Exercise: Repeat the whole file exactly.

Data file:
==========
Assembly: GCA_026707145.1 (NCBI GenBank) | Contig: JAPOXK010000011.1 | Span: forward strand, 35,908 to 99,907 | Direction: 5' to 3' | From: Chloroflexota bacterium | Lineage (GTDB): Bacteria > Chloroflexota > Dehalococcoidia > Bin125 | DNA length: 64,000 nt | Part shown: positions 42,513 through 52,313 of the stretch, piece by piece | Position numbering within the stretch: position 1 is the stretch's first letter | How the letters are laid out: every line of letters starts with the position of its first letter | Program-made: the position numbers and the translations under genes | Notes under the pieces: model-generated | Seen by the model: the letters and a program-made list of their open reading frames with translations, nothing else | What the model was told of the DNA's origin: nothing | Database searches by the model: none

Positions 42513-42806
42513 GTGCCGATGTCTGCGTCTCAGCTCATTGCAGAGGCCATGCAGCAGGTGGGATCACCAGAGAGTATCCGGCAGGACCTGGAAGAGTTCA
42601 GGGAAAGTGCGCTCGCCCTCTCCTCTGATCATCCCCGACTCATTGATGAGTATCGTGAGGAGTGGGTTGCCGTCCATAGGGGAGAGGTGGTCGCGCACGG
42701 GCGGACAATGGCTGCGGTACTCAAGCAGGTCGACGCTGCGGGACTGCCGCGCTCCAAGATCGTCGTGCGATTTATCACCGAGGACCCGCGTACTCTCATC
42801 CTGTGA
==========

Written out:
Assembly: GCA_026707145.1 (NCBI GenBank) | Contig: JAPOXK010000011.1 | Span: forward strand, 35,908 to 99,907 | Direction: 5' to 3' | From: Chloroflexota bacterium | Lineage (GTDB): Bacteria > Chloroflexota > Dehalococcoidia > Bin125 | DNA length: 64,000 nt | Part shown: positions 42,513 through 52,313 of the stretch, piece by piece | Position numbering within the stretch: position 1 is the stretch's first letter | How the letters are laid out: every line of letters starts with the position of its first letter | Program-made: the position numbers and the translations under genes | Notes under the pieces: model-generated | Seen by the model: the letters and a program-made list of their open reading frames with translations, nothing else | What the model was told of the DNA's origin: nothing | Database searches by the model: none

Positions 42513-42806
42513 GTGCCGATGTCTGCGTCTCAGCTCATTGCAGAGGCCATGCAGCAGGTGGGATCACCAGAGAGTATCCGGCAGGACCTGGAAGAGTTCA
42601 GGGAAAGTGCGCTCGCCCTCTCCTCTGATCATCCCCGACTCATTGATGAGTATCGTGAGGAGTGGGTTGCCGTCCATAGGGGAGAGGTGGTCGCGCACGG
42701 GCGGACAATGGCTGCGGTACTCAAGCAGGTCGACGCTGCGGGACTGCCGCGCTCCAAGATCGTCGTGCGATTTATCACCGAGGACCCGCGTACTCTCATC
42801 CTGTGA